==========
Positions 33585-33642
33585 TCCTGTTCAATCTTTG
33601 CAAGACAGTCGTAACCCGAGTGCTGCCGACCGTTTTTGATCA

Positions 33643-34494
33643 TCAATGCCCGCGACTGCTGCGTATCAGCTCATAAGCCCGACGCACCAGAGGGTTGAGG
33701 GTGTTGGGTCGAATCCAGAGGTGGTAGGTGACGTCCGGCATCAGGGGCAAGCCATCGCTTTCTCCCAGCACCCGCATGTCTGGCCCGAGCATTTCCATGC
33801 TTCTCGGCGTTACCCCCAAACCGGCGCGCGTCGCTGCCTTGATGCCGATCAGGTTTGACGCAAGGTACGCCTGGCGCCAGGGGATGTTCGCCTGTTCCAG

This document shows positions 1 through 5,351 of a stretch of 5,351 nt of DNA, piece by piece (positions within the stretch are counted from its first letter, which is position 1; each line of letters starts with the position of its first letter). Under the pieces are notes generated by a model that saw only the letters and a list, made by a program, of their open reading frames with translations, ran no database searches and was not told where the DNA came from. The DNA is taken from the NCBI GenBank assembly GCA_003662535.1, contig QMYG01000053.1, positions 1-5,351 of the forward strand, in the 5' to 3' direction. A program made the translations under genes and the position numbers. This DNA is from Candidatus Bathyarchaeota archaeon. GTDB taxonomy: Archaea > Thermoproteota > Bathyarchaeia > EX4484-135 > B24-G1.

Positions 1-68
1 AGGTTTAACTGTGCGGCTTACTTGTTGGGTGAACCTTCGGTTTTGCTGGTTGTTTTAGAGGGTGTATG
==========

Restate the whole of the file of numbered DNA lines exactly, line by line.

Positions 33585-33642
33585 TCCTGTTCAATCTTTG
33601 CAAGACAGTCGTAACCCGAGTGCTGCCGACCGTTTTTGATCA

Positions 33643-34494
33643 TCAATGCCCGCGACTGCTGCGTATCAGCTCATAAGCCCGACGCACCAGAGGGTTGAGG
33701 GTGTTGGGTCGAATCCAGAGGTGGTAGGTGACGTCCGGCATCAGGGGCAAGCCATCGCTTTCTCCCAGCACCCGCATGTCTGGCCCGAGCATTTCCATGC
33801 TTCTCGGCGTTACCCCCAAACCGGCGCGCGTCGCTGCCTTGATGCCGATCAGGTTTGACGCAAGGTACGCCTGGCGCCAGGGGATGTTCGCCTGTTCCAG

This document shows positions 1 through 5,351 of a stretch of 5,351 nt of DNA, piece by piece (positions within the stretch are counted from its first letter, which is position 1; each line of letters starts with the position of its first letter). Under the pieces are notes generated by a model that saw only the letters and a list, made by a program, of their open reading frames with translations, ran no database searches and was not told where the DNA came from. The DNA is taken from the NCBI GenBank assembly GCA_003662535.1, contig QMYG01000053.1, positions 1-5,351 of the forward strand, in the 5' to 3' direction. A program made the translations under genes and the position numbers. This DNA is from Candidatus Bathyarchaeota archaeon. GTDB taxonomy: Archaea > Thermoproteota > Bathyarchaeia > EX4484-135 > B24-G1.

Positions 1-68
1 AGGTTTAACTGTGCGGCTTACTTGTTGGGTGAACCTTCGGTTTTGCTGGTTGTTTTAGAGGGTGTATG